Messages are received from a JMS Topic (InboundTopicAdapter). Test messages can be injected via a CSV adapter (RequestEventCSVAdapter). Alerts are sent to a JMS Queue (OutboundQueueAdapter), and also printed to the server standard output (PrintBean). Use case 1 is implemented by the MissingEventProcessor. Use case 2 is implemented by inserting the TAG into a cache (InsertServiceTagCacheBean) using a Coherence event processor and then querying the cache for each new service request (DuplicateTagProcessor), if the same tag is already associated with an SR in the cache then an alert is raised. The RaiseEventFilter is used to filter out existing service requests from the use case 2 stream.
The non-HA version of the application is available to download here.
We will use this application to demonstrate how to HA enable an application for deployment on our cluster.
A CSV file (TestData.csv) and Load generator properties file (HADemoTest.prop) is provided to test the application by injecting events using the CSV Adapter.
Note that the application reads a configuration file (System.properties) which should be placed in the domain directory of each event server.
Before deploying an application to a cluster it is a good idea to create a group in the cluster. Multiple servers can be members of this group. To add a group to an event server just add an entry to the <cluster> element in config.xml as shown below:
Multiple servers can be members of a group and a server can be a member of multiple groups. This allows you to have different levels of high availability in the same event processing cluster.
Deploy the application using the Visualizer. Target the application at the group you created, or the AllDomainMembers group.
Test the application, typically using a CSV Adapter. Note that using a CSV adapter sends all the events to a single event server. To fix this we need to add a JMS output adapter (OutboundTopicAdapter) to our application and then send events from the CSV adapter to the outbound JMS adapter as shown below:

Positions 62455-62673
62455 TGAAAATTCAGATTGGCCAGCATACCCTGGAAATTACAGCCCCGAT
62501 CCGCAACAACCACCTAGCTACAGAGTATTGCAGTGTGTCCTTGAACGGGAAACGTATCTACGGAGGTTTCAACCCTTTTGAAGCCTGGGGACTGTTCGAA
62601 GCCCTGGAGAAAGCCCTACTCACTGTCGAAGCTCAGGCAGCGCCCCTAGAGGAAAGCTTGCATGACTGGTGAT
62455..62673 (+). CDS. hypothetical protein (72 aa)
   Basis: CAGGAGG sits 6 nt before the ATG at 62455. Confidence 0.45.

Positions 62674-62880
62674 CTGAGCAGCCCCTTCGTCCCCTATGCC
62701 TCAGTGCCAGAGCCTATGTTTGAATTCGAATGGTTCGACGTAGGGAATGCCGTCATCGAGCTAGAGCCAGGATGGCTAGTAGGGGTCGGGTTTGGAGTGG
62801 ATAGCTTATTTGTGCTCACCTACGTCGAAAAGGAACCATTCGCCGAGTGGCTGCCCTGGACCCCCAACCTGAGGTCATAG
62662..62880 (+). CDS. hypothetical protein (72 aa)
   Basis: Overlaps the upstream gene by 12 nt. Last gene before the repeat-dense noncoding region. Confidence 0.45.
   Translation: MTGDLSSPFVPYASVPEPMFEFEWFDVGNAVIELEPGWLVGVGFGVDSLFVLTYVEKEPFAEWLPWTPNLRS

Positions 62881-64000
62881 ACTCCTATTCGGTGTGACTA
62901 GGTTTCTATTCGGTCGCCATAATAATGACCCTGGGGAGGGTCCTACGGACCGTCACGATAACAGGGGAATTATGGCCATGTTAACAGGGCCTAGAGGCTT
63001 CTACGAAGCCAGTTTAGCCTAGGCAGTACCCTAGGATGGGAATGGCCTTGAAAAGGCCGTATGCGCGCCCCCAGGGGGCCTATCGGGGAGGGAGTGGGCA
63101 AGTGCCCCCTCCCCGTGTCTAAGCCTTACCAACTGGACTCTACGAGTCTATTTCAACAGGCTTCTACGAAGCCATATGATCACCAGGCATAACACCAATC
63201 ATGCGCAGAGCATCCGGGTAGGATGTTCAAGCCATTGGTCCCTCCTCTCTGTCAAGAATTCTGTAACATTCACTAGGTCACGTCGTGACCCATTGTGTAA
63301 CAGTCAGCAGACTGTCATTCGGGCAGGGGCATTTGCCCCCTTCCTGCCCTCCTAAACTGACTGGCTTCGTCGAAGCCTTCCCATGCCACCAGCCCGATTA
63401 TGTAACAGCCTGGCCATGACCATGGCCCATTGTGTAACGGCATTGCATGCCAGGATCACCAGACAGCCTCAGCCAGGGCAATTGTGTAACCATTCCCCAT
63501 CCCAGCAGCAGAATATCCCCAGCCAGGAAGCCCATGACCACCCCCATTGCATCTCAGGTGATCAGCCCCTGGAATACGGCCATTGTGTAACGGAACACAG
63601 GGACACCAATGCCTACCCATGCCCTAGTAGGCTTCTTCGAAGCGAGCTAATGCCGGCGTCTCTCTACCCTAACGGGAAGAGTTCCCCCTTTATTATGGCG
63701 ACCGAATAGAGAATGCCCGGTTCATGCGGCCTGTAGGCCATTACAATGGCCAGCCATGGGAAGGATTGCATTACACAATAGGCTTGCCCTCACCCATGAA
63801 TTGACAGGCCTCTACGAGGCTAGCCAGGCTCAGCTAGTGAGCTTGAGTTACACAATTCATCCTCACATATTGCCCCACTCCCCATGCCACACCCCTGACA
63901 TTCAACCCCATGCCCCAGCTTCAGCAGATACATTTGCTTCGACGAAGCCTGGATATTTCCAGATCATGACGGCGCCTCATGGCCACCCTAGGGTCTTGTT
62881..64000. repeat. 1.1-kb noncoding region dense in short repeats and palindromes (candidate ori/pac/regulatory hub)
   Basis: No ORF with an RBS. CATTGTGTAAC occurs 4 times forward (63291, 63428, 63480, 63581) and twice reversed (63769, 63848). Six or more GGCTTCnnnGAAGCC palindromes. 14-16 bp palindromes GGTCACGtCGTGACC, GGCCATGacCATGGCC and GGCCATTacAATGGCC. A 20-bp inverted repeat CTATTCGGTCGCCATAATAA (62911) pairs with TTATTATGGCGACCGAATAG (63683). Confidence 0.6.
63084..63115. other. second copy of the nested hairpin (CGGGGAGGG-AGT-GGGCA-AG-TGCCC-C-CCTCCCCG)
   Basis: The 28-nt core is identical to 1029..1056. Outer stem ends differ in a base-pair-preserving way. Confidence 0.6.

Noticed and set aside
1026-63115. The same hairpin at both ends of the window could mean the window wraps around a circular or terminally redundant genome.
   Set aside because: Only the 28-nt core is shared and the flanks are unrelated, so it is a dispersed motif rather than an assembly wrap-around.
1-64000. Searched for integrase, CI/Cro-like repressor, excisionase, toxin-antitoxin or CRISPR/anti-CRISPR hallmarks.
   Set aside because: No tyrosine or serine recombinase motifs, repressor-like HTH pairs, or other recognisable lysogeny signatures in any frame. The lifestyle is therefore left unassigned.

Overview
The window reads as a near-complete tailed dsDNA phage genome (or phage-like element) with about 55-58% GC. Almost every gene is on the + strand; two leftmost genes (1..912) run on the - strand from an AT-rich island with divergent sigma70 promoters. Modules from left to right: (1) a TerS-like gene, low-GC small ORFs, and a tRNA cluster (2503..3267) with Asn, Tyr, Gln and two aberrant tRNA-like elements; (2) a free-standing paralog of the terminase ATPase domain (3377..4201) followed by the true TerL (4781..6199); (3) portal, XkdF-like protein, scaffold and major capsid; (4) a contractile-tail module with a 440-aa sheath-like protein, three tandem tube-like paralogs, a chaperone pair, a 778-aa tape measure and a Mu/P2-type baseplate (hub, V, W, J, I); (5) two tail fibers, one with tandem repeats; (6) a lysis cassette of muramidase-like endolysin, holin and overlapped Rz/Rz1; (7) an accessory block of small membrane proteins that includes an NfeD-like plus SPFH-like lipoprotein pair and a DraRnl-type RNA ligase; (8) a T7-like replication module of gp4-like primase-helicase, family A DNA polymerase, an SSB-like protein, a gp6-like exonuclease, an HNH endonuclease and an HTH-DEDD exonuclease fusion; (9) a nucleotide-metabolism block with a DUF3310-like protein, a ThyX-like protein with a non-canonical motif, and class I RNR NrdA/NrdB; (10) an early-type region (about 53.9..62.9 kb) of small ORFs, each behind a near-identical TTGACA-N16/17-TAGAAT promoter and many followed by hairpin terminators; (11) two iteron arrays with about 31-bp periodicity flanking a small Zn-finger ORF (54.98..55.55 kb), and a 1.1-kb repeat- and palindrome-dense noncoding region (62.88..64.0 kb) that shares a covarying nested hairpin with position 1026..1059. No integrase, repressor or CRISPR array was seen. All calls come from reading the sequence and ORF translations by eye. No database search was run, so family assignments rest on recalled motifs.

So now we are able to send events via CSV to an event processor that in turn sends the events to a JMS topic. But we still have a few challenges.
First challenge is managing input. Because OEP relies on the same event stream being processed by multiple servers we need to make sure that all our servers get the same message from the JMS Topic. To do this we configure the JMS connection factory to have an Unrestricted Client ID. This allows multiple clients (OEP servers in our case) to use the same connection factory. Client IDs are mandatory when using durable topic subscriptions. We also need each event server to have its own subscriber ID for the JMS Topic, this ensures that each server will get a copy of all the messages posted to the topic. If we use the same subscriber ID for all the servers then the messages will be distributed across the servers, with each server seeing a completely disjoint set of messages to the other servers in the cluster. This is not what we want because each server should see the same event stream. We can use the server name as the subscriber ID as shown in the below excerpt from our application:
<wlevs:adapter id="InboundTopicAdapter" provider="jms-inbound">
This works because I have placed a ConfigurationPropertyPlaceholderConfigurer bean in my application as shown below, this same bean is also used to access properties from a configuration file:
<property name="location" value="file:../Server.properties"/>
With this configuration each server will now get a copy of all the events.
As our application relies on elapsed time we should make sure that the timestamps of the received messages are the same on all servers. We do this by adding an HA Input adapter to our application.
<wlevs:adapter id="HAInputAdapter" provider="ha-inbound">
<wlevs:listener ref="RequestChannel" />
<wlevs:instance-property name="timeProperty" value="arrivalTime"/>
The HA Adapter sets the given “timeProperty” in the input message to be the current system time. This time is then communicated to other HAInputAdapters deployed to the same group. This allows all servers in the group to have the same timestamp in their event. The event is identified by the “keyProperties” key field.
To allow the downstream processing to treat the timestamp as an arrival time then the downstream channel is configured with an “application-timestamped” element to set the arrival time of the event. This is shown below:
<wlevs:channel id="RequestChannel" event-type="ServiceRequestEvent">
<wlevs:listener ref="MissingEventProcessor" />
<wlevs:listener ref="RaiseEventFilterProcessor" />
Note the property set in the HAInputAdapter is used to set the arrival time of the event.
So now all servers in our cluster have the same events arriving from a topic, and each event arrival time is synchronized across the servers in the cluster.